He was one of the first economists to write that the Soviet system was destined to fall in his 1921 book “Socialism: An Economic and Sociological Analysis.” He had also predicted the great depression, as he saw the problem developing as early as 1924.
However, after fleeing the Nazis and arriving in New York, the Austrian economist found relatively little support among scholars and politicians, his message often obfuscated by colleagues who had a rosy view of socialist policies and who believed that the state was perfectly capable of managing the economy efficiently.
These same economists and policymakers went on to push major changes to American society. And soon enough, California became the leader in this movement and one of the most progressive states in the country, as it embraced many policies and programs inspired by socialist and communist theories.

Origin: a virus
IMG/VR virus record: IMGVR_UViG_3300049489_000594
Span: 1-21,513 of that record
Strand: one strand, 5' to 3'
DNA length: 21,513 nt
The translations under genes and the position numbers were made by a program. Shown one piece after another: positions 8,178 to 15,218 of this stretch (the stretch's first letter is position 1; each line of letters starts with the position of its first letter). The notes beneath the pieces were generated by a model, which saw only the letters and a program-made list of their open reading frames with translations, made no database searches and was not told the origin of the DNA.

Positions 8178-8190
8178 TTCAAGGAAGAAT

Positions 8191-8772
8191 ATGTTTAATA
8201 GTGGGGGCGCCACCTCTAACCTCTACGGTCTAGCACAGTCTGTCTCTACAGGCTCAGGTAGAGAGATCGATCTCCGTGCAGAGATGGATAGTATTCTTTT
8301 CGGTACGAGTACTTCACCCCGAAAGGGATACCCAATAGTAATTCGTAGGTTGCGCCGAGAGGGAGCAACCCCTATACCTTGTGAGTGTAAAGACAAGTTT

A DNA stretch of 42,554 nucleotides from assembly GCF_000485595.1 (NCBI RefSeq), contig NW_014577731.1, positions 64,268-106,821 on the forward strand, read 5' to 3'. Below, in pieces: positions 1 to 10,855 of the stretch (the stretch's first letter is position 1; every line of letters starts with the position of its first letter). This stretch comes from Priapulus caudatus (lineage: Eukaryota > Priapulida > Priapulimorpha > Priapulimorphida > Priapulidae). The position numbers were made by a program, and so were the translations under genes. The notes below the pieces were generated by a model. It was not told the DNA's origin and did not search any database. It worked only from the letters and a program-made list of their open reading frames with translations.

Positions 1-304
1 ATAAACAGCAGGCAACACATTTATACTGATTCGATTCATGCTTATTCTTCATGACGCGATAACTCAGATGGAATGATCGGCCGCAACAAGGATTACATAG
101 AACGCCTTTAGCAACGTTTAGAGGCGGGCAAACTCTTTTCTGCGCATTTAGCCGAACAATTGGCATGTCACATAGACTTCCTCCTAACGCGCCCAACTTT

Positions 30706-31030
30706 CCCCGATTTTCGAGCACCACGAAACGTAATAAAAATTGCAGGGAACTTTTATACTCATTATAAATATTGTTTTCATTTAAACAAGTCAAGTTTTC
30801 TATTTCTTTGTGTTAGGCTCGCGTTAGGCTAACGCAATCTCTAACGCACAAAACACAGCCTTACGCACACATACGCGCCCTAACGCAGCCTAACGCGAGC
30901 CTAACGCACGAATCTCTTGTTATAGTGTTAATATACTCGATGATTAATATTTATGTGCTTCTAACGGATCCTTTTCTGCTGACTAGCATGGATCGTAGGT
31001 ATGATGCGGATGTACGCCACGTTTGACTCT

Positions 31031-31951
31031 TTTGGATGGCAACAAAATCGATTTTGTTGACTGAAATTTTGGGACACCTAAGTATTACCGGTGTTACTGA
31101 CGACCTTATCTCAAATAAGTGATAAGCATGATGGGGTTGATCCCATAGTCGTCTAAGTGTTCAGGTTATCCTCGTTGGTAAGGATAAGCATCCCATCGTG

And 75 years later, the leaders of the economics institute named after Mises recently gathered once again at the California Club, discussing what the prophetic economist would think of California—and America—today.
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